Liked by 4 people

Fascinating history and a fascinating personal story woven together! It’s inspiring to hear how, in a long-ago age when it was nearly impossible to cross class and gender divides, Emma Hamilton managed to do so. Great conversation, Rebecca and Lily!

Liked by 3 people

I am delighted that you enjoyed this conversation, Dave. You would be very interested the life of Lady Hamilton because of her ties to history as well as societal transitions and creative endeavour. We want heroes but we are suspicious of outliers. I am grateful that there is movement to recognize the contribution of Lady Hamilton. By the way, a news update for April 14, 1939 – this is the day that John Steinbeck’s The Grapes of Wrath is published. Celebrating!!!

Liked by 1 person

I am delighted that you enjoyed this conversation, Liz. I agree – looking back into personal histories is like seeking treasures and finding stories of those who are connected to me via DNA. Quite extraordinary.

Liked by 3 people

Thank you, Lily and Rebecca for this interesting. historical story of past important individuals and their stories. Emma began life in a humble blacksmith’s home in a community whose social norms were socially tight. But Emma changed the course of her life by simply cutting her hair, changing the style of her dress, even leaving behind the tight fitting corset! These physical changes actually changed women’s ways of thinking and dressing, Emma was also very beautiful and intelligent, and as time past became a life-changing influence! She was fortunate to meet people of influence–painters and others who brought her into popularity. But Emma had a freshness about her that endeared her as she became very well know.to the Queen and Nelson. According to Nelson, it was Emma who provided provisions for his fleet, with which he destroyed the enemy. When Nelson came back from the war, very sick and wounded, Emma was there and fell into his arms. In the continuing months, Nelson was influential in government and Emma, of course, was very important in changing much in the passing culture norms. And with time and circumstances she and Nelson were married. This is a very important time in history!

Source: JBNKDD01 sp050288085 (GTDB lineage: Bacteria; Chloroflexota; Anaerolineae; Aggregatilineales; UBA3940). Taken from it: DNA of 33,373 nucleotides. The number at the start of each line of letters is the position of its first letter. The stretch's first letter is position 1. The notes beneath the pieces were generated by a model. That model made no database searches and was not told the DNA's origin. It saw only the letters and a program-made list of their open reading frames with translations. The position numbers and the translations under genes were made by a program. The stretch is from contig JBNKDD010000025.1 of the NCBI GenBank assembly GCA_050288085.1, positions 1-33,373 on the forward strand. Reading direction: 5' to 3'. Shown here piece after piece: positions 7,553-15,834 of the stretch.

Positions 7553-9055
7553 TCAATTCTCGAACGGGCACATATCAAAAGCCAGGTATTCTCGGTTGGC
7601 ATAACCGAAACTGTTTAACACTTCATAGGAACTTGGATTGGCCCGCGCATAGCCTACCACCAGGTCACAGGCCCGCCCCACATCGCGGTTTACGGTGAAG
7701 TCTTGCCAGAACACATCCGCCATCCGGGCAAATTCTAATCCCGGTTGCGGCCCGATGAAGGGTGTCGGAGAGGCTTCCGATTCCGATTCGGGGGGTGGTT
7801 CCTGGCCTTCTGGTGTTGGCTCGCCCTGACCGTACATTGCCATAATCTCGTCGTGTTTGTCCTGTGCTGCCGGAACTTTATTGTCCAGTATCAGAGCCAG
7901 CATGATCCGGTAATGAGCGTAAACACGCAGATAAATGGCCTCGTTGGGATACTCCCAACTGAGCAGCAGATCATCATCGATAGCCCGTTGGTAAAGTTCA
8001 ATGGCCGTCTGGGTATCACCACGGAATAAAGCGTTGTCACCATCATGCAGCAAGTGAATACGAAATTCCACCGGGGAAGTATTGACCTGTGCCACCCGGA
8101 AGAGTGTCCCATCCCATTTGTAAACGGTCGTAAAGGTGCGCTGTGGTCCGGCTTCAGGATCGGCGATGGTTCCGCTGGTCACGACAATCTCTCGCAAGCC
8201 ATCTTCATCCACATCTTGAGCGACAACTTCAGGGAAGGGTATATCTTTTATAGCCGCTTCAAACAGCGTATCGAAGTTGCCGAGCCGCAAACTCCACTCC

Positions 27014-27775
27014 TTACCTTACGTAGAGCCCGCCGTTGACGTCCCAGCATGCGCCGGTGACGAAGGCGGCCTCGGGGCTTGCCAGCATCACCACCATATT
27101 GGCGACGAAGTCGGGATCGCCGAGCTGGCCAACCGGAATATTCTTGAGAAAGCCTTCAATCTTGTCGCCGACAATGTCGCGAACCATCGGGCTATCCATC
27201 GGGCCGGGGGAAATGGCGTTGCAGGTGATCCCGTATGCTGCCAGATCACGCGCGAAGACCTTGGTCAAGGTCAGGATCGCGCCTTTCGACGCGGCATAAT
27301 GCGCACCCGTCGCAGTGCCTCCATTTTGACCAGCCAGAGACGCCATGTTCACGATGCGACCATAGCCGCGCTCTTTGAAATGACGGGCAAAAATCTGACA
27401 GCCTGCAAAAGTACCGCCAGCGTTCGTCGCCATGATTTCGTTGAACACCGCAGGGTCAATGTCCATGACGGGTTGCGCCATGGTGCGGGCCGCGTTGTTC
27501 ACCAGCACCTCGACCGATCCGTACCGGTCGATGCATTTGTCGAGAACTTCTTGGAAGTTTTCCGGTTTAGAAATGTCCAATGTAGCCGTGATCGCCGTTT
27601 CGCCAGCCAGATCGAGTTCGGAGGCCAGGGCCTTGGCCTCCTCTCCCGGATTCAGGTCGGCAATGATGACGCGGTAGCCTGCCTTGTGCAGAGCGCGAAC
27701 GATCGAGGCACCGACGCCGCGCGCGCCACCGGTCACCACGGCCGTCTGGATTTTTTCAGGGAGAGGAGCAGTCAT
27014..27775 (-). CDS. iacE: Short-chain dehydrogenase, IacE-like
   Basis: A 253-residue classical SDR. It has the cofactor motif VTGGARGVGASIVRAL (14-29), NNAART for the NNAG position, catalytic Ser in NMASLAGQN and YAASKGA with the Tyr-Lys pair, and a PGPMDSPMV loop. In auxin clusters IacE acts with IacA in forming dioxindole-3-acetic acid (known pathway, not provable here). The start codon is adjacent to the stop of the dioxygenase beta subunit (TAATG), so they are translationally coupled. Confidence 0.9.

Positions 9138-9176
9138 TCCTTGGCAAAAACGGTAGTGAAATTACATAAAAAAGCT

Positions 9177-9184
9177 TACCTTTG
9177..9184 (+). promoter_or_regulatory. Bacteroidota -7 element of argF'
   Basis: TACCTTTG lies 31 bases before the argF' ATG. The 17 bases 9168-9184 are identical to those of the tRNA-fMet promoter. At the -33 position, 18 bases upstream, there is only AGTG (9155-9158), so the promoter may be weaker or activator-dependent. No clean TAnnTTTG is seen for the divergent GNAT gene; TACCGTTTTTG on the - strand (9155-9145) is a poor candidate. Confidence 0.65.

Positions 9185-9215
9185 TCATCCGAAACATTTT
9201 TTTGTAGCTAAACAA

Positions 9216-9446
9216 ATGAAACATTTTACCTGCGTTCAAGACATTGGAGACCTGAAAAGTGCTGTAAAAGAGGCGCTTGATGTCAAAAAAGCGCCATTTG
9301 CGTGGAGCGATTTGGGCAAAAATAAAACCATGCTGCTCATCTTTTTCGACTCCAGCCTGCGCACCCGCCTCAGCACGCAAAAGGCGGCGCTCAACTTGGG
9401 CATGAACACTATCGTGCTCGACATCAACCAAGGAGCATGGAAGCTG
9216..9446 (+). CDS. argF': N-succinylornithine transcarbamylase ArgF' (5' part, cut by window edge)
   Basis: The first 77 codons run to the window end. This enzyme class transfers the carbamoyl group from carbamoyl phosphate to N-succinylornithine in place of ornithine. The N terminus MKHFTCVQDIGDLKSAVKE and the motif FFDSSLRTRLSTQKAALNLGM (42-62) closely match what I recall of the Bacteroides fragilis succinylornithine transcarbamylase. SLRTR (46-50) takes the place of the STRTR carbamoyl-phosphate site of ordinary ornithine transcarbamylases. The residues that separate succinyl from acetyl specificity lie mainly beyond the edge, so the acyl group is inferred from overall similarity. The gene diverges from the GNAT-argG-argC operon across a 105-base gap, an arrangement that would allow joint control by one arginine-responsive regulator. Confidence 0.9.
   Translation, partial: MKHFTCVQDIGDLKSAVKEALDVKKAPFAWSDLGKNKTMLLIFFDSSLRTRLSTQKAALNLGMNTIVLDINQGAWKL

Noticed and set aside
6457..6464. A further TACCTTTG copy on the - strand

Liked by 2 people

Thank you so much for your comments, Frances and for adding depth and breadth to this conversation. I agree wholeheartedly that this was a very important time in history. Emma Hamilton was a catalyst for change.

Liked by 2 people

HI Rebecca and Lily for this fascinating conversation about Lady Hamilton. I didn’t know much about her and this is very interesting and revealing. It is quite amazing that she was able to rise as she did at the time she lived when everything was so structured from a class perspective, and people were such snobs.

Liked by 2 people

Many thanks for listening in to this conversation, Robbie. Outliers have always fascinated me. If you read Malcolm Gladwell’s book “Outliers” he suggests that opportunity, timing, upbringing, effort, meaningful work and leaving a legacy are elements of becoming an outlier. For example, the 10,000 Hour Rule which is backed by science, suggests that elite performers had each totaled at least 10,000 hours of practice. But I can’t help thinking that there is more to this combination. It is seeing the world through a different lens, of embracing the events that come into our life, having an passion for something, and shunning mediocrity. And then there is serendipity…

Liked by 1 person

So glad I listened to this!
Absolutely nothing less than absolutely fascinating.
Lily, you are a gem. I adore history, and feel like I am a bit more attached to it.
How wonderful you met David.
The book sounds like it’s going on my ever growing pile.
Rebecca, thank you for bringing Lily to your podcast. This is the best, yet!

Liked by 1 person

You're invited to join the dialogue

Please log in using one of these methods to post your comment:

WordPress.com Logo

You are commenting using your WordPress.com account. Log Out /  Change )

Twitter picture

You are commenting using your Twitter account. Log Out /  Change )

Facebook photo

You are commenting using your Facebook account. Log Out /  Change )

Connecting to %s

This site uses Akismet to reduce spam. Learn how your comment data is processed.